Judge denies attempt to halt Keystone oil pipeline

Judge denies attempt to halt Keystone oil pipeline

A judge has refused to stop construction of a crude-oil pipeline that would be built by TransCanada Corp. through eastern North Dakota, saying state regulators took adequate safety precautions in deciding its route.

North Dakota’s Public Service Commission did a thorough factual and legal review of its order allowing construction of the Keystone pipeline, district court judge Gail Hagerty said in her ruling Thursday.

Hagerty’s decision says she believes Keystone’s developers are likely to win a North Dakota Supreme Court challenge of the commission’s ruling, should its opponents decide to undertake one.

“It would seem a reasoning mind could reasonably have determined that the findings are supported by the weight of the evidence,” Hagerty wrote.

The Dakota Resource Council, a Dickinson-based environmental group, and a group of landowners along the pipeline’s route had asked Hagerty to order the commission to reconsider its approved route for the line.

They contended the pipeline would run too close to important water supplies, including the Fordville aquifer in Walsh County and Lake Ashtabula, which provides a backup water supply for the city of Fargo, N.D.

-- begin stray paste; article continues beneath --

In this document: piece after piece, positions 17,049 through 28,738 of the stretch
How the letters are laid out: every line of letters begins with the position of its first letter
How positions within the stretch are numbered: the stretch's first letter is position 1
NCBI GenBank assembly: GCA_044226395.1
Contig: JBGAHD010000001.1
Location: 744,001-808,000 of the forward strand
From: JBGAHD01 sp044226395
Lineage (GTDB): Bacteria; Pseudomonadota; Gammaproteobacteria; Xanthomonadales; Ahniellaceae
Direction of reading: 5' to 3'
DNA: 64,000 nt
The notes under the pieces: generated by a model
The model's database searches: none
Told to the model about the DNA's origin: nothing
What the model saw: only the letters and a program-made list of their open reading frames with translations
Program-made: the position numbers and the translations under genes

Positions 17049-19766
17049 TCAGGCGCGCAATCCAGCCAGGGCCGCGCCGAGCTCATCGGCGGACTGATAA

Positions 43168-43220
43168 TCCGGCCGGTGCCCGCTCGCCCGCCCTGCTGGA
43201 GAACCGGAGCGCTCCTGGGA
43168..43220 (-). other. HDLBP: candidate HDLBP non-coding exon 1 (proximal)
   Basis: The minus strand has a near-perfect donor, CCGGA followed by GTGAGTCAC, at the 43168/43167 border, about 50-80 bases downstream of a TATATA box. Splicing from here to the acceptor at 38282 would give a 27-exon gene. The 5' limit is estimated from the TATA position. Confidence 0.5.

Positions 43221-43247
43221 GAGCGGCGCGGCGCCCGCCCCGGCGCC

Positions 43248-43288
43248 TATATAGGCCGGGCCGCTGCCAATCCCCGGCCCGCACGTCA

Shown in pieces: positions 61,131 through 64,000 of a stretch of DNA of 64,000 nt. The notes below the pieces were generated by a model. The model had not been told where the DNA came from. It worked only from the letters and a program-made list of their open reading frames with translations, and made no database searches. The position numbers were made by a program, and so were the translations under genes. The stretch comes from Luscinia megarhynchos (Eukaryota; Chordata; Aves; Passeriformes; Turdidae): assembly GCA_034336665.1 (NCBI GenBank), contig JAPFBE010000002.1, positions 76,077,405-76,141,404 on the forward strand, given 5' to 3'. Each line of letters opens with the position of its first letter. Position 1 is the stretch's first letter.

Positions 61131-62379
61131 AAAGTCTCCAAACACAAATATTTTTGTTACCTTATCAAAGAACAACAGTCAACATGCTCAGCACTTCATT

Hagerty wrote that the Dakota Resource Council misinterpreted state law in making its arguments.

“No North Dakota statute requires the commission to accept only the safest available route,” Hagerty’s decision says.

“Instead, (the law) mandates only that the sites and routes of transmission facilities be chosen to minimize adverse human and environmental impact.”

The Keystone pipeline, which is being developed by Calgary-based TransCanada, is being built to carry oil from the Canadian province of Alberta to locations in Illinois and Oklahoma. Its planned route stretches for 350 kilometres through eight eastern North Dakota counties.

Keystone hopes to finish the North Dakota segment of the pipeline by year’s end.


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